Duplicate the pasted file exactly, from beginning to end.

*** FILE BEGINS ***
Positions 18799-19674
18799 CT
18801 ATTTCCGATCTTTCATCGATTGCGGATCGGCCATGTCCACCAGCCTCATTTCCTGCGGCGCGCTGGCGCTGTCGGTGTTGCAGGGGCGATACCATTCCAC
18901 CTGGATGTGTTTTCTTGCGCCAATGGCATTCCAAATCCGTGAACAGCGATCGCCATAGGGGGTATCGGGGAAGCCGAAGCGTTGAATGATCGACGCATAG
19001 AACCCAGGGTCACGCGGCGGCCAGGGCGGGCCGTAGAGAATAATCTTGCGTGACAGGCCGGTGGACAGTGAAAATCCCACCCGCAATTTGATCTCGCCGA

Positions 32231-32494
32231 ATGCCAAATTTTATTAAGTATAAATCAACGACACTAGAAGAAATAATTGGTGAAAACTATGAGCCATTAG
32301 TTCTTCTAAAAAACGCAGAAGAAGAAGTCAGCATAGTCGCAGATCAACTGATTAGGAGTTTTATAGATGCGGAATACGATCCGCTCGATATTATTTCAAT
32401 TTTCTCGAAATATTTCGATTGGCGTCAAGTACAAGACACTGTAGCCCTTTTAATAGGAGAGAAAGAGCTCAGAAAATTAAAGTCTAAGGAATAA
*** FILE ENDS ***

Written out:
Positions 18799-19674
18799 CT
18801 ATTTCCGATCTTTCATCGATTGCGGATCGGCCATGTCCACCAGCCTCATTTCCTGCGGCGCGCTGGCGCTGTCGGTGTTGCAGGGGCGATACCATTCCAC
18901 CTGGATGTGTTTTCTTGCGCCAATGGCATTCCAAATCCGTGAACAGCGATCGCCATAGGGGGTATCGGGGAAGCCGAAGCGTTGAATGATCGACGCATAG
19001 AACCCAGGGTCACGCGGCGGCCAGGGCGGGCCGTAGAGAATAATCTTGCGTGACAGGCCGGTGGACAGTGAAAATCCCACCCGCAATTTGATCTCGCCGA

Positions 32231-32494
32231 ATGCCAAATTTTATTAAGTATAAATCAACGACACTAGAAGAAATAATTGGTGAAAACTATGAGCCATTAG
32301 TTCTTCTAAAAAACGCAGAAGAAGAAGTCAGCATAGTCGCAGATCAACTGATTAGGAGTTTTATAGATGCGGAATACGATCCGCTCGATATTATTTCAAT
32401 TTTCTCGAAATATTTCGATTGGCGTCAAGTACAAGACACTGTAGCCCTTTTAATAGGAGAGAAAGAGCTCAGAAAATTAAAGTCTAAGGAATAA